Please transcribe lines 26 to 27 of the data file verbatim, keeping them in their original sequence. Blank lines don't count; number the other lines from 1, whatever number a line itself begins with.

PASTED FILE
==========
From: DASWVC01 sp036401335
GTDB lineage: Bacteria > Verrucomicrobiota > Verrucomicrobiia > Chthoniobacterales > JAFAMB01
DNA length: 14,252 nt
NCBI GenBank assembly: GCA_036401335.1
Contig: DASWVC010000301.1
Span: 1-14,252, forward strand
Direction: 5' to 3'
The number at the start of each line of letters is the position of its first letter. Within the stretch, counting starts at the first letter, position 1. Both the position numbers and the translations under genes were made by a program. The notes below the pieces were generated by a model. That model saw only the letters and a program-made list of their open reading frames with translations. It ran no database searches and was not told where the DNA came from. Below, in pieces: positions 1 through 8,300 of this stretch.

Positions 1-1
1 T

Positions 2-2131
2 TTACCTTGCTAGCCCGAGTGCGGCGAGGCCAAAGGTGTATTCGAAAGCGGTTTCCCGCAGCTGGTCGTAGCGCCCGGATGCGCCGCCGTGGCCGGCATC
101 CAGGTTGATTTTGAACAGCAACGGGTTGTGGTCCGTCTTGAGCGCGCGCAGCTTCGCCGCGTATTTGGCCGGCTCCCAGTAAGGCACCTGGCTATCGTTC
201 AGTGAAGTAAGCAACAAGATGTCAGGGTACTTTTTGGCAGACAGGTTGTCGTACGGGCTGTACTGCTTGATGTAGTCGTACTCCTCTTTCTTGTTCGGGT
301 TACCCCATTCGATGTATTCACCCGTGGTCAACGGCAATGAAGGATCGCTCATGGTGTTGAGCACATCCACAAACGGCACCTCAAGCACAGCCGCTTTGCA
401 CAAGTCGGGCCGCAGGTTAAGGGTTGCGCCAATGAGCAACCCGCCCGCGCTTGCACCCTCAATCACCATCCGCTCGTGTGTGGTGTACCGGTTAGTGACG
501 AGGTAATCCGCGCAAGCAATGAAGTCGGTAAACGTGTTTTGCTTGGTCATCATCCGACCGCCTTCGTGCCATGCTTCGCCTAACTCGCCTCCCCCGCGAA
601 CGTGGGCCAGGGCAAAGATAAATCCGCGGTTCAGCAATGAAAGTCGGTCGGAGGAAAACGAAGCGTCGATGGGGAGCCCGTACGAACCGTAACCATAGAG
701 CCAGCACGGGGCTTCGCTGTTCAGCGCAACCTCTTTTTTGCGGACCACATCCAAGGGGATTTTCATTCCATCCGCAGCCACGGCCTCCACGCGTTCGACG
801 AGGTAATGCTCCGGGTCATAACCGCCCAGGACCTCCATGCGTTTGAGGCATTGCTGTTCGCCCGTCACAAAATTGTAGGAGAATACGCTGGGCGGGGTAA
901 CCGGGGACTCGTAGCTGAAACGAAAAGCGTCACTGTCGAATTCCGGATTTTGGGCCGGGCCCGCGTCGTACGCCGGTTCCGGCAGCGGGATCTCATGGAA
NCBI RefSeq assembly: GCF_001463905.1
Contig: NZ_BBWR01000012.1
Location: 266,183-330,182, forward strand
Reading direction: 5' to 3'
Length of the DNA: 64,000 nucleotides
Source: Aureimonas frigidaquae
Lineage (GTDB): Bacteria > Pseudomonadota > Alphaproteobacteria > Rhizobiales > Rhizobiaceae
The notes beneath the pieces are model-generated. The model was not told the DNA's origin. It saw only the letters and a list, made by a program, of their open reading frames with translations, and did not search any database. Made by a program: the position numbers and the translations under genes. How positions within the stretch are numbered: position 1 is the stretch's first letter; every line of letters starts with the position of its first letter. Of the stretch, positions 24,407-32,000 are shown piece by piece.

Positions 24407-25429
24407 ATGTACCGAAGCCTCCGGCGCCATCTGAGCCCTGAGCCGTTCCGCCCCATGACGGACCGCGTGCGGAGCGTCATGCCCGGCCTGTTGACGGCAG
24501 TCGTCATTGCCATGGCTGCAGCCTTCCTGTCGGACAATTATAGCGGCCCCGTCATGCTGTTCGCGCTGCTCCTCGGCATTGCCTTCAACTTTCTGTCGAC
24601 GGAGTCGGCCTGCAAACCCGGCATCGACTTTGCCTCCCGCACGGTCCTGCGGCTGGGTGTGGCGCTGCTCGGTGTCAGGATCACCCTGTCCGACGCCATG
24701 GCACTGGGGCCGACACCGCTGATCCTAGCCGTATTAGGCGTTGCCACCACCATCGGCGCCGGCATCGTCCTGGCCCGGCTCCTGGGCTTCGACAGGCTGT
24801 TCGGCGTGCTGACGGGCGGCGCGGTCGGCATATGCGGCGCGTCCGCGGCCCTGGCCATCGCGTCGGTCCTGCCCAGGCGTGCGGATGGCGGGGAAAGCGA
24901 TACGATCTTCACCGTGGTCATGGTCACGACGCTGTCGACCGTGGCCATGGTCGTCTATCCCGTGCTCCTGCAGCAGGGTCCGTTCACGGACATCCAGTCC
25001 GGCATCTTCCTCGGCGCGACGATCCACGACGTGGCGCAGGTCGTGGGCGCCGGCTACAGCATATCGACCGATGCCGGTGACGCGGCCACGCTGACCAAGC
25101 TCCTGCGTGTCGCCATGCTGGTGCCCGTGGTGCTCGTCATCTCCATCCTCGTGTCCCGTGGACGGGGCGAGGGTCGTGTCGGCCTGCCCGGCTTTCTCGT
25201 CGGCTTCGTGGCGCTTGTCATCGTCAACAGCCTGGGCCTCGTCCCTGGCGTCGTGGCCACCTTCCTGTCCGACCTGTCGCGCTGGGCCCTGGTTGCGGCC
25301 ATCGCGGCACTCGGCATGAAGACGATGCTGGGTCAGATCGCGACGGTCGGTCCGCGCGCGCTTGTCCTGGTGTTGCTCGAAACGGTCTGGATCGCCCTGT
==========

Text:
Length of the DNA: 64,000 nucleotides
Source: Aureimonas frigidaquae